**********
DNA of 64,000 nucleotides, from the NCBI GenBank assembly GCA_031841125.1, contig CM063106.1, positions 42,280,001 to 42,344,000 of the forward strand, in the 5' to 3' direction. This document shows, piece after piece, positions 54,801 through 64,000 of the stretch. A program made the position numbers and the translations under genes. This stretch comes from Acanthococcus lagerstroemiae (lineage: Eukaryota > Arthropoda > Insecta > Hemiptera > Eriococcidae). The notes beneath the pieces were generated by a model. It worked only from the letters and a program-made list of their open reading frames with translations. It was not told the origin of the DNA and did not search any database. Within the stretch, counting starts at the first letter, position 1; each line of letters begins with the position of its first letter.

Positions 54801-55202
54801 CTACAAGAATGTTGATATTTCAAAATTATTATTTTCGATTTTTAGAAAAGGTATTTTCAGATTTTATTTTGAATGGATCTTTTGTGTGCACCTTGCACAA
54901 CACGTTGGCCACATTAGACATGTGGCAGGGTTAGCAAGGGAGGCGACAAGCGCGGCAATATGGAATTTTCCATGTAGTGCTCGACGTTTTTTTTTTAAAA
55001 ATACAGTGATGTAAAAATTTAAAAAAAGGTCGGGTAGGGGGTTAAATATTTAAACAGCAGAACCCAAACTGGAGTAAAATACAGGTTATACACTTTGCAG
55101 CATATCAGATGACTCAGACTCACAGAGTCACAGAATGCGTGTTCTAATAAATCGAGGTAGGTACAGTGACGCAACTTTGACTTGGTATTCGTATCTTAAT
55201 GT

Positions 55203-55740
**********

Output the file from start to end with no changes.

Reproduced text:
DNA of 64,000 nucleotides, from the NCBI GenBank assembly GCA_031841125.1, contig CM063106.1, positions 42,280,001 to 42,344,000 of the forward strand, in the 5' to 3' direction. This document shows, piece after piece, positions 54,801 through 64,000 of the stretch. A program made the position numbers and the translations under genes. This stretch comes from Acanthococcus lagerstroemiae (lineage: Eukaryota > Arthropoda > Insecta > Hemiptera > Eriococcidae). The notes beneath the pieces were generated by a model. It worked only from the letters and a program-made list of their open reading frames with translations. It was not told the origin of the DNA and did not search any database. Within the stretch, counting starts at the first letter, position 1; each line of letters begins with the position of its first letter.

Positions 54801-55202
54801 CTACAAGAATGTTGATATTTCAAAATTATTATTTTCGATTTTTAGAAAAGGTATTTTCAGATTTTATTTTGAATGGATCTTTTGTGTGCACCTTGCACAA
54901 CACGTTGGCCACATTAGACATGTGGCAGGGTTAGCAAGGGAGGCGACAAGCGCGGCAATATGGAATTTTCCATGTAGTGCTCGACGTTTTTTTTTTAAAA
55001 ATACAGTGATGTAAAAATTTAAAAAAAGGTCGGGTAGGGGGTTAAATATTTAAACAGCAGAACCCAAACTGGAGTAAAATACAGGTTATACACTTTGCAG
55101 CATATCAGATGACTCAGACTCACAGAGTCACAGAATGCGTGTTCTAATAAATCGAGGTAGGTACAGTGACGCAACTTTGACTTGGTATTCGTATCTTAAT
55201 GT

Positions 55203-55740